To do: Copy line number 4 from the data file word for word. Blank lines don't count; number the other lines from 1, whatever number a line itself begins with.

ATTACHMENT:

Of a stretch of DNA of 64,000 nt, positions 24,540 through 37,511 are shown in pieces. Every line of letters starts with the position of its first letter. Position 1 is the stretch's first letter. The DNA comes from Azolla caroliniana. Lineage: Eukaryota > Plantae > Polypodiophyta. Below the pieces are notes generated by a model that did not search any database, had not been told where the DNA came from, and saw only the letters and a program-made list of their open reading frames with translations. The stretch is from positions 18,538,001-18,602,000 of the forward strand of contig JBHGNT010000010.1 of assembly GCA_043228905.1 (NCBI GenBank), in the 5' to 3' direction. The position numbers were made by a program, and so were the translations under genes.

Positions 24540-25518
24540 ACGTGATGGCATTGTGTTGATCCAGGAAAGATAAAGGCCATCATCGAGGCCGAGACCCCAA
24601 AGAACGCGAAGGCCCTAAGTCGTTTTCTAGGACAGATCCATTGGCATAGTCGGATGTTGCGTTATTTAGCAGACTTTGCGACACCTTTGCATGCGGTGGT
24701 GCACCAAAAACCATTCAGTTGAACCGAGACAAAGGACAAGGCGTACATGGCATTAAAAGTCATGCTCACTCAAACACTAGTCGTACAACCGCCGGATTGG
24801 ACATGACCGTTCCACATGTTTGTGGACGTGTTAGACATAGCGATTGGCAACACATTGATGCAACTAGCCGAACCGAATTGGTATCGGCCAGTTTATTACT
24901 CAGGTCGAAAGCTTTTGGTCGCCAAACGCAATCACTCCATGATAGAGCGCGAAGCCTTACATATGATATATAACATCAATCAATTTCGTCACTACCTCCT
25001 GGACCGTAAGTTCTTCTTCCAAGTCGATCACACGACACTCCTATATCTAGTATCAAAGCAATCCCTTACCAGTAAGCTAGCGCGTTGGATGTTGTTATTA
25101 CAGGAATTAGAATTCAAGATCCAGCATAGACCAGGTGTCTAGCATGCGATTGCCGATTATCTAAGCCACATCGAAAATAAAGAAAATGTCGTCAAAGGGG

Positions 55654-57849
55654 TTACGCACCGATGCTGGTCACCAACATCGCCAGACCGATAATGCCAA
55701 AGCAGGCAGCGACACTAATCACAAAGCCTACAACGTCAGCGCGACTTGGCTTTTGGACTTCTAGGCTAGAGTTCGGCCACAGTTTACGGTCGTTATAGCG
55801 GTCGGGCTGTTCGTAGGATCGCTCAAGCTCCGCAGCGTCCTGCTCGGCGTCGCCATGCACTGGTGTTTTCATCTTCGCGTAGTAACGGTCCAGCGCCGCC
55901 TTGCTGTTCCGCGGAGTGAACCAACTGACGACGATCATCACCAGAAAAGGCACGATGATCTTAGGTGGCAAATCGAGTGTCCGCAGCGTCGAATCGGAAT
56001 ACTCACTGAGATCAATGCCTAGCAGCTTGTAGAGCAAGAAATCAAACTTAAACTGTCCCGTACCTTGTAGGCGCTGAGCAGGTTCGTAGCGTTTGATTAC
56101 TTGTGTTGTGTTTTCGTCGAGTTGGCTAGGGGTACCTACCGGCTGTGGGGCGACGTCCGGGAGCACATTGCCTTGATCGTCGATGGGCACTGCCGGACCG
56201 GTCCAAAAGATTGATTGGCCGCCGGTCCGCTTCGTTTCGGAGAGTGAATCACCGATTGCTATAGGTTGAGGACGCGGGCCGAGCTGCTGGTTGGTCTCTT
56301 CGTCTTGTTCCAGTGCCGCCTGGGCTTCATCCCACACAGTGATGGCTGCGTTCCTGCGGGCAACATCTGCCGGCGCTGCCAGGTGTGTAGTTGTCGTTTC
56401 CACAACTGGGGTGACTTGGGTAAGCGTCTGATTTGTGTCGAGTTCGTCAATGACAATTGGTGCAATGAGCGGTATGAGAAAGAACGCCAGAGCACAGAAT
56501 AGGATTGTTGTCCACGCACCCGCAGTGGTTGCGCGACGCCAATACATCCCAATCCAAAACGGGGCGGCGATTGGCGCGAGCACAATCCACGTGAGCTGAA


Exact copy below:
24601 AGAACGCGAAGGCCCTAAGTCGTTTTCTAGGACAGATCCATTGGCATAGTCGGATGTTGCGTTATTTAGCAGACTTTGCGACACCTTTGCATGCGGTGGT